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Janus word

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Janus word

Janus, the Roman god of gates and doorways and of beginnings and endings

Definition:

A word (such as cleave) having opposite or contradictory meanings.

See also:

Etymology:

From the Latin Janus, the god who faces both ways


Examples and Observations:

  • To weather can mean "to endure" or "to erode."


  • Sanction can mean "to allow" or "to prohibit."


  • Fix can mean "a solution" (as in "find a quick fix") or "a problem" ("left us in a fix").


  • Clip can mean "to separate" (as in "clip the coupon from the paper") or "to join" (as in "clip the answer sheets together").


  • Left as a verb in the past tense means "to have gone"; as an adjective, it means "remaining."


  • Wear can mean "to last under use" or "to erode under use."


  • Buckle can mean "to fasten" or "to bend and then break."


  • The verb bolt can mean "to secure, lock" or "to start suddenly and run away."


  • Screen can mean "to conceal" or "to show."


  • Fast can mean "moving quickly" (as in "running fast") or "not moving" (as in "stuck fast").


  • The Verb Table in British English and American English
    "In British English, when you table a document, you add it to the agenda for a meeting, usually by placing copies on the table at the beginning of the meeting because it was not ready in time to be sent out. In American English, however, when you table a document, you remove it indefinitely from the agenda. Writers on both sides of the Atlantic should be aware of this possible source of confusion."
    (R.L. Trask, Mind the Gaffe! Harper, 2006)


  • Literally
    "[T]his usage of literally . . . is not the first, nor will it be the last, instance of a word that is used in a seemingly contradictory way. There are many such words, and they arise through various means. Called 'Janus words,' 'contranyms,' or 'auto-antonyms,' they include cleave ('to stick to' and 'to split apart') . . . and peruse and scan (each meaning both 'to read closely' and 'to glance at hastily; skim'). Usage writers often criticize such words as potentially confusing and usually single out one of the meanings as 'wrong,' the 'right' meaning being the older one, or the one closer to the word's etymological meaning, or the one more frequent when 18th-century grammarians began to examine language systematically."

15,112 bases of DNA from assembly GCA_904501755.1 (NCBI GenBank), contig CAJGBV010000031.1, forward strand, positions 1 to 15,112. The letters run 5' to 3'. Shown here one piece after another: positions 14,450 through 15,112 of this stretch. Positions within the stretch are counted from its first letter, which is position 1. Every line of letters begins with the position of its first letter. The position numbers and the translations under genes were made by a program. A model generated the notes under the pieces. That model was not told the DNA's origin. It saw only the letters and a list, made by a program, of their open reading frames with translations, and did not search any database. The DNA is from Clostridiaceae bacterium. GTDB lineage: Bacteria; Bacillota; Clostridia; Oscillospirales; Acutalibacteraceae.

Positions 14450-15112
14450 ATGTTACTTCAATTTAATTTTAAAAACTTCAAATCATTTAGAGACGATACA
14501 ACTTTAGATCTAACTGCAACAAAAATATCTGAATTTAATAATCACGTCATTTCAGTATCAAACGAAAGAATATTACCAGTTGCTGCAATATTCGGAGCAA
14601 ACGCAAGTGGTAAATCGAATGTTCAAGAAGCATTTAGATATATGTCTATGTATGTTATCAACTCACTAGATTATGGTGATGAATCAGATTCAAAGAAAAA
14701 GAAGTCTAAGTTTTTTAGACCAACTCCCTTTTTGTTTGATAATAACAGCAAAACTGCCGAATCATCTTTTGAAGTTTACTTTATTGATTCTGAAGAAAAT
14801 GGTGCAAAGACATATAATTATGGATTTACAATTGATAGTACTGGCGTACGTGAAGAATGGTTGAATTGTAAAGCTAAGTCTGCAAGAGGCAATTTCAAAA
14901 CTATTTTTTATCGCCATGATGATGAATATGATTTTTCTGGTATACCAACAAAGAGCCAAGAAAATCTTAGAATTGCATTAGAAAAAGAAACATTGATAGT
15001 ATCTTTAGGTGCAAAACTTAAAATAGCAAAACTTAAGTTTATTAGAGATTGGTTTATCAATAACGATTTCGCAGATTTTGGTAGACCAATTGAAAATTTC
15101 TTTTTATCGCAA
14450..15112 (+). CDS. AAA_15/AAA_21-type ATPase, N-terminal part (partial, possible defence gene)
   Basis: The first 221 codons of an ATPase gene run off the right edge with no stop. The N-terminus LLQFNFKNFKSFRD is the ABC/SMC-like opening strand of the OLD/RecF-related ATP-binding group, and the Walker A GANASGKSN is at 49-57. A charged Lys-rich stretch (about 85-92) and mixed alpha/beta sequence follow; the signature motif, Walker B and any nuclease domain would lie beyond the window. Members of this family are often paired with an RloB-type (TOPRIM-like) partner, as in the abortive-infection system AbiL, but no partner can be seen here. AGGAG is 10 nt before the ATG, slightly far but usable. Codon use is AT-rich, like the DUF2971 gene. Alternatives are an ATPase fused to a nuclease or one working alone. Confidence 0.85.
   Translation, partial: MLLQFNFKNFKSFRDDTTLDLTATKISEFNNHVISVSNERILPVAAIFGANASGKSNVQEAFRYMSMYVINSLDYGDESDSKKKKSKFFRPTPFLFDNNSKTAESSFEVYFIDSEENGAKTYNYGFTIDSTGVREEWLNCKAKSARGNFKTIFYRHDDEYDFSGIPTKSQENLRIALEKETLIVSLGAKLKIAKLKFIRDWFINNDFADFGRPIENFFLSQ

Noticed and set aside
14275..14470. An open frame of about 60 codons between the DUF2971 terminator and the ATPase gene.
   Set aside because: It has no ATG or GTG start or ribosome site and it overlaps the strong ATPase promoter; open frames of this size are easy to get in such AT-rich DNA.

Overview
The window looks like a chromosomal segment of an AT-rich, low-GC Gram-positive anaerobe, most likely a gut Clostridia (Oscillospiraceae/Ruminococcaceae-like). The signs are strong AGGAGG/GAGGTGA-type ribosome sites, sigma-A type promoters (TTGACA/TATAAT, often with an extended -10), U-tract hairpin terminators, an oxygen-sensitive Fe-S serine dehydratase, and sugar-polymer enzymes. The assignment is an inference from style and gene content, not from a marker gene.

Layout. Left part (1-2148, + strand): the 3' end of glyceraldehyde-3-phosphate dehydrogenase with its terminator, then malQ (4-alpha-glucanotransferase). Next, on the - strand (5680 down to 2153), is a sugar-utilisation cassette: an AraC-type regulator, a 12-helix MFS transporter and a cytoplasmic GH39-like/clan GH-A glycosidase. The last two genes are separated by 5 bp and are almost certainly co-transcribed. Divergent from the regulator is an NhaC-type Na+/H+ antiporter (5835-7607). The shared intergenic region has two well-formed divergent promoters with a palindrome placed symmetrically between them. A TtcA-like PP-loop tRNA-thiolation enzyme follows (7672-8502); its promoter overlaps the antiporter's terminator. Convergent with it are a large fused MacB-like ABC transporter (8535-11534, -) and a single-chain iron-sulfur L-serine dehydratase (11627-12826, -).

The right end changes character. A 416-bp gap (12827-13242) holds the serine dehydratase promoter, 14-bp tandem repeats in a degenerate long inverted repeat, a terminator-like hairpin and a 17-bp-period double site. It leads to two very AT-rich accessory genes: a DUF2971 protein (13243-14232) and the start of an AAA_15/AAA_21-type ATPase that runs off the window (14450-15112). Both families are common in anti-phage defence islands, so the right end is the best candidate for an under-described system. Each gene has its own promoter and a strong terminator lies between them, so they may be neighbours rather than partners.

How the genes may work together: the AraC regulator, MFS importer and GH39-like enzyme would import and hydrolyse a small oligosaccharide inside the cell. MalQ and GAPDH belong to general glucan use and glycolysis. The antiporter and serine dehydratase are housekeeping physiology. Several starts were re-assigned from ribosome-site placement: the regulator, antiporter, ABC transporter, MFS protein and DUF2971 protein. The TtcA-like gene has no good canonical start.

(Jesse Sheidlower, "The Word We Love to Hate." Slate, Nov. 1, 2005)


  • Schizophrenic Words
    "Best and worst both mean 'to defeat.' Cleave means both 'to cling to' and 'to split apart.' Fast means both 'speedy' and 'immobilized' (as well as several other things). Dress means to put on apparel, as a person does, or to take it off, as is done to a chicken. And while you are reflecting on such oddities, you may as well know that bleach means also 'blacking'; bluefish also 'greenfish'; bosom also 'depression'; emancipate also 'to enslave'; and help also 'to hinder.'"
    (Willard R. Espy, The Garden of Eloquence: A Rhetorical Bestiary. Harper & Row, 1983)
Also Known As: antilogy, contronym, contranym, autantonym, auto-antonym, or contradictanym
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